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As I filled out my appointment book for 2019 (yes, I’m old school; I don’t do these things online), I made sure to mark off the dates of April 11-13 for the annual meeting of the Arkansas Historical Association. I love Arkansas history and try never to miss what my wife refers to as my "spring weekend with fellow history nerds." This time, the meeting is at Stuttgart, which has a rich history. Stuttgart has long been one of my favorite towns. I can’t remember when I’ve been more excited about an AHA meeting.

It’s December, the time of year when people from across the country experience Stuttgart and the surrounding area. The middle of November through January means duck season, which results in an estimated $1 million-a-day boost to the Stuttgart economy. There’s also quality duck hunting on the east side of the White River, providing a shot in the arm for places such as Brinkley, Clarendon, Marianna, Augusta and McCrory.

"A dramatic chapter in Stuttgart’s history began in 1902 when a successful rice crop was grown in the vicinity," Glenn Mosenthin writes in his book Stuttgart, which is part of the Images of America series. "By 1907, Arkansas’ first rice mill was built, and in a mere two years, it needed to be expanded. Rice production took off in a big way, made viable by the prairie’s clay soil layer, which supported irrigation. la gasolina letra This attracted hundreds of settlers from the Midwest, who responded to advertising by promoters … who organized twice-monthly railroad excursions to Stuttgart. The town experienced a boom, resulting in a new brick public school and railroad depot, sidewalks, sewers, a paved Main Street with many brick buildings, and electricity to all homes."

"By the 1920s, area farms cultivated hundreds of thousands of acres of rice, which were flooded after the autumn harvest," Mosenthin writes. "With an abundance of surface water, nutritious flooded rice fields and a convenient Mississippi Flyway location, millions of migratory waterfowl began wintering in the region. Grand Prairie residents quickly realized the opportunities commercial duck hunting would provide for their area. electricity load shedding Lodges, guiding services and suppliers were established, aiding the area’s economy then just as today."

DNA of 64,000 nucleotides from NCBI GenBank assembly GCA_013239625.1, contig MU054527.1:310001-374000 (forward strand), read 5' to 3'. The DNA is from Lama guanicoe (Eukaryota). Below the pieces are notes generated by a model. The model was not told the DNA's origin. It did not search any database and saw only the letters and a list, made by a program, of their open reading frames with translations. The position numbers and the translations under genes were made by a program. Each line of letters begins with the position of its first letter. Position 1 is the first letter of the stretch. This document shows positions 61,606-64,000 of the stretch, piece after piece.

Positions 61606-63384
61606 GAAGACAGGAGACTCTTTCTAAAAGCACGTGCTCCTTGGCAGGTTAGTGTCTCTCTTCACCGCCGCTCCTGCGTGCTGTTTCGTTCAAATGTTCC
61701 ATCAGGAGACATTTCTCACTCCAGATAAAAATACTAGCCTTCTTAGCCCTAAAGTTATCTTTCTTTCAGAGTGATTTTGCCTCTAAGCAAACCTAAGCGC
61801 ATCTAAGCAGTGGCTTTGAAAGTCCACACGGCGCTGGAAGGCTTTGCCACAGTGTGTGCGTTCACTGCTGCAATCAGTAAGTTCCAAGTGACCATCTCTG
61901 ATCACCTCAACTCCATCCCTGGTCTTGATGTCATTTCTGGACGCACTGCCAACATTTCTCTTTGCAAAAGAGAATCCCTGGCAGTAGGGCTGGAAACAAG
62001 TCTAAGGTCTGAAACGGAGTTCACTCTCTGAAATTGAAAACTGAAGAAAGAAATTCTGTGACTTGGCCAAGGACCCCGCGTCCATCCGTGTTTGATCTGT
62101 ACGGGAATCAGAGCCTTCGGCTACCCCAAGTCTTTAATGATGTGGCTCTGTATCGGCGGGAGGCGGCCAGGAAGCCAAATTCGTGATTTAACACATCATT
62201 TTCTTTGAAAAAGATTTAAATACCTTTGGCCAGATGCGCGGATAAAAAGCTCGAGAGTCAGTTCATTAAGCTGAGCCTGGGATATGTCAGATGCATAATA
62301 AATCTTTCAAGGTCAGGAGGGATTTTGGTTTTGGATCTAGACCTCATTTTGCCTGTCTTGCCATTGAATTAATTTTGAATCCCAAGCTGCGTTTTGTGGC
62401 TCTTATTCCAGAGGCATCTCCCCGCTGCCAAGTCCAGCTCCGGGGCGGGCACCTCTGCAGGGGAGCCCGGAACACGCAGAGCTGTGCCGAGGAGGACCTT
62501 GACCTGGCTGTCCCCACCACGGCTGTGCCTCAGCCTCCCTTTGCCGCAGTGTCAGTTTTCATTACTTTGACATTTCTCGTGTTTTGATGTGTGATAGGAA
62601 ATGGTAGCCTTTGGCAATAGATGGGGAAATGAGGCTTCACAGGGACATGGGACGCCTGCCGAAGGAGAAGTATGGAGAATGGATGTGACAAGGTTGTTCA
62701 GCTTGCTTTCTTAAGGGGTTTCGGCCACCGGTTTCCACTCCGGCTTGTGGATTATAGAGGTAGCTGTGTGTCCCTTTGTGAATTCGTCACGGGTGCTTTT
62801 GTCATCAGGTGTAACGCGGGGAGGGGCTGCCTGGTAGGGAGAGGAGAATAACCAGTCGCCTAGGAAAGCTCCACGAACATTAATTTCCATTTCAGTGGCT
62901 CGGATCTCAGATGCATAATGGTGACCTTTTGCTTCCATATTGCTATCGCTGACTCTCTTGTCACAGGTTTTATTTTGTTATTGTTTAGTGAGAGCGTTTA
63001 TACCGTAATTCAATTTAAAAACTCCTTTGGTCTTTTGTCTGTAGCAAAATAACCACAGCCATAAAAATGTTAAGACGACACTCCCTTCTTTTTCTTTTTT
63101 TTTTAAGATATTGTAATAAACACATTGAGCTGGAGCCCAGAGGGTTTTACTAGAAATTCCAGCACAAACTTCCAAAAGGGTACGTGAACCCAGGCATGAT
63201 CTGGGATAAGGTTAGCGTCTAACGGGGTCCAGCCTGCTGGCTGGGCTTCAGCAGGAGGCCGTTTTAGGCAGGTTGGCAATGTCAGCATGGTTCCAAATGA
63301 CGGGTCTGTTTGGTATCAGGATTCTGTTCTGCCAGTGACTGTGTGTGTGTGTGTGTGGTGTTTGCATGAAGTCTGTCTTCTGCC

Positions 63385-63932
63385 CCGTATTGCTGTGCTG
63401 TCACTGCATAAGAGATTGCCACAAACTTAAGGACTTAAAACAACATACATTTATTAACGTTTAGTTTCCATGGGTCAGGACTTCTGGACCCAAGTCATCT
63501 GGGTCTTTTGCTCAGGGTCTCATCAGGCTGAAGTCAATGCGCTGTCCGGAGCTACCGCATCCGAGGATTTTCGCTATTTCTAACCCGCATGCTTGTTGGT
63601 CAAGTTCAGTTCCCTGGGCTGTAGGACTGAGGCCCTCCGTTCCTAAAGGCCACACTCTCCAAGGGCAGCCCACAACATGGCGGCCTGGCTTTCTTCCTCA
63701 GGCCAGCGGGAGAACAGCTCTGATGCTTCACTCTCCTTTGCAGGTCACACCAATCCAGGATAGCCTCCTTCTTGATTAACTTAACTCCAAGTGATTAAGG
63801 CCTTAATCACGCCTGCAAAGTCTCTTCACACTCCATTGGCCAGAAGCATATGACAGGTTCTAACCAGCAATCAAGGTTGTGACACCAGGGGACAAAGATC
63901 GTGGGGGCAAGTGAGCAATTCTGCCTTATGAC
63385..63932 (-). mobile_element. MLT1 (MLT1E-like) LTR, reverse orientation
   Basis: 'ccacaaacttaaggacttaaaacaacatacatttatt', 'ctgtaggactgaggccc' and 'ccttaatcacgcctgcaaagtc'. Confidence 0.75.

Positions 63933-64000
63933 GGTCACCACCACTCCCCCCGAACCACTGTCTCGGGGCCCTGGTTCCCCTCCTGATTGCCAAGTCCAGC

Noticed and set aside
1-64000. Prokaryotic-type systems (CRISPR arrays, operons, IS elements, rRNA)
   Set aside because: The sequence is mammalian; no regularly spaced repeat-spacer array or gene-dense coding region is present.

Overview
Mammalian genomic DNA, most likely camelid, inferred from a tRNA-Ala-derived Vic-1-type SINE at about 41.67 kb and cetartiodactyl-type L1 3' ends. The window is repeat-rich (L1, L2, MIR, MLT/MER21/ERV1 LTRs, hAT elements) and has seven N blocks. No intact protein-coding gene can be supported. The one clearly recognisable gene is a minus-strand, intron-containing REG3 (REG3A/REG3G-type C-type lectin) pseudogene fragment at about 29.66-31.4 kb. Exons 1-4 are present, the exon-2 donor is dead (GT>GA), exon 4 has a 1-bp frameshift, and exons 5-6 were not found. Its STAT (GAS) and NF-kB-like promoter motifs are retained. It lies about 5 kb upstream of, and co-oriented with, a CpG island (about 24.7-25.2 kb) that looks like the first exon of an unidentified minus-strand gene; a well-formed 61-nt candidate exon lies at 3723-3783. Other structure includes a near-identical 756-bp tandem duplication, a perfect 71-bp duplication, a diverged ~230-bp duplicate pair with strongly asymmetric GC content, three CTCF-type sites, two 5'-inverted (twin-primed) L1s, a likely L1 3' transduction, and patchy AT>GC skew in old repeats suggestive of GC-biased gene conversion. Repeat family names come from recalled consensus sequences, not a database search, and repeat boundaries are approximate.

"The event was inspired by a dispute that broke out among local duck hunters as to which one was the best caller," Mosenthin writes. "A committee of three Stuttgart Legionnaires–Thad McCollum, Dr. H.V. Glenn and Verne Tindall–originated the contest. A carnival was set up on Main Street to accompany the contests, reviving the rice carnivals of previous years. The event has grown to become a truly national and international competition. quadcopter gas engine It is now part of the Wings Over the Prairie Festival, a huge source of revenue for the Stuttgart area."

The AHA meeting should include talks about the immigrants who transformed this part of the state. A colony of German Lutherans arrived in the Stuttgart area in 1878. Led by Rev. Adam Buerkle, the group first had settled near Woodville, Ohio, soon after the end of the Civil War. Buerkle heard about the Grand Prairie and came to Arkansas to check it out. gas in back relief He wound up purchasing the 7,700-acre Gum Pond Plantation for about $3 per acre. He brought one group to Gum Pond in 1878 and another group in 1879. Once both groups had arrived, there were 28 families and 17 Lutheran ministers.

I had a speaking engagement at Stuttgart this fall and received a call from Valentine Hansen, the well-known Little Rock real estate agent and sports enthusiast. Hansen has roots and lots of friends in this part of the state and wanted to tag along. On the drive down, I learned of his family’s immigrant past. His grandfather was Dr. Valentine Pardo, who was born in Cuba on Valentine’s Day 1902 as the third of 13 children. Pardo came to the United States to attend New York University and graduated with a degree in dentistry. gastroenteritis He practiced for one year and then enrolled in the Kansas City Medical College. Pardo interned as a doctor in Little Rock.

In 1930, as the Great Depression took hold in the rural South, the federal government contracted with Pardo and three other physicians to go to east Arkansas and fight infectious diseases. Pardo moved to Clarendon, which reminded him of Cuba because of the abundant vegetation and waterfowl. When the six-month assignment ended, Pardo leased a building in the farming community of Monroe, about 10 miles east of Clarendon.

Pardo practiced medicine for 56 years and had patients in three counties. He delivered more than 4,800 babies through the decades. Pardo made house calls throughout the region, first on a mule and later in a Jeep. He was often given cows or pigs as payment for services and began purchasing land to house the animals. By the time he retired, Pardo was farming about 5,500 acres in Monroe and Lee counties.